Facing the term ‘Peace’
( Note on how to cite this journal: Author, Date of the post, WMO Conflict Insight, Title of the post, ISSN: 2628-6998, https://worldmediation.org/conflict-insight )
Due to the latest development of peace and conflict awareness and sensibility throughout the globe, our initial statement ‚… to promote a culture of peace …‘ might be re-arranged or newly specified. The first WMO Conflict Insight Report and the corresponding discussion helped us to finalize this step. The core problem that was detected in this content is the term ‘peace’ itself that obviously grants too many options for interpretations and generally assumes that all of us believe in the same conception.
Nowadays, that we form a more global society than ever, we also might have in mind that all of us are individuals with different cultural backgrounds and life experiences who meet each other at a level of virtual interaction that was not common in the past. This level of interaction places its focus on the interest and exchange of private and professional experiences. The frequently used ’share’-button outlines that all of us have a story to tell, are truly unique and diverse. So, by using specific words in such a global society of internet users, we may want to give sufficient credit to and raise the level of our awareness towards our own diversity that further on has a direct influence on interpretation, evaluation, and the way we initiate action.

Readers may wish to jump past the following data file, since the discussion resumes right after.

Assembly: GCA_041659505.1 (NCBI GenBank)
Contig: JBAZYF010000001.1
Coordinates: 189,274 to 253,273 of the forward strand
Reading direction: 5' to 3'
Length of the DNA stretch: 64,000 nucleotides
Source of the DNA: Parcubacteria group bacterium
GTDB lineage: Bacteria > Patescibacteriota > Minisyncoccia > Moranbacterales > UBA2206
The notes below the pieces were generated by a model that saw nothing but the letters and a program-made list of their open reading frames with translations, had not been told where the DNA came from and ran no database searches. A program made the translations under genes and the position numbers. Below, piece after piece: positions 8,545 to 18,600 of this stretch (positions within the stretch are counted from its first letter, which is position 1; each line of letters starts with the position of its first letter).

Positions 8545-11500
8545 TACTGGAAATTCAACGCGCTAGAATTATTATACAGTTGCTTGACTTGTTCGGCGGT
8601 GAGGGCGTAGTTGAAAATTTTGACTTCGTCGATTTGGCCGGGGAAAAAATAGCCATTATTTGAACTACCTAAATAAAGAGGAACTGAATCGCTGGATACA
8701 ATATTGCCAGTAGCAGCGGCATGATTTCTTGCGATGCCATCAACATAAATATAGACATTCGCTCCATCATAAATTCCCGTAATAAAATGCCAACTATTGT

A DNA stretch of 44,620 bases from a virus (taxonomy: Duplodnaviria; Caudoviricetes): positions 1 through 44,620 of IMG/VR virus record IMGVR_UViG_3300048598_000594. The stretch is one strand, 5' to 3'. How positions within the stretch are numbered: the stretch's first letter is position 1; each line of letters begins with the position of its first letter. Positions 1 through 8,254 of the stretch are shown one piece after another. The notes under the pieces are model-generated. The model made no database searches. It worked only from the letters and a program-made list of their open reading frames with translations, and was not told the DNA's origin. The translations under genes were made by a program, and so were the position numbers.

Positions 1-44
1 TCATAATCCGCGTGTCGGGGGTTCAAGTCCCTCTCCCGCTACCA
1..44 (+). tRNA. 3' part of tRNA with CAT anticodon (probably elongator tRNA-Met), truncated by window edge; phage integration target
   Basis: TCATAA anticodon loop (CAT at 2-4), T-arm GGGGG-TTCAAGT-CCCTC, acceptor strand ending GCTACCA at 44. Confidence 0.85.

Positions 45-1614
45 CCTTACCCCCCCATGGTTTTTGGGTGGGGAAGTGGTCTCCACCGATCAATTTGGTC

Analyzing in a very superficial way what the term ‘peace’ may currently mean to the community of researchers and activists, we will easily find enhanced expressions like ‚positive peace’ and ‚negative peace’ that create an even more complex content. As a result of such disclosures, we are not only dealing with the individual’s proper point of view, personal experiences, and cultural settings, but also with the task of creating a mutual understanding of what we are all longing for: harmony, respect, structured dialog, and non-escalating armed conflict.
In order to offer more transparency, we might want to replace in our mindset the easily used term ‘peace’ by ‘constructive dialog within an area of mutual respect and non-escalated armed conflict’.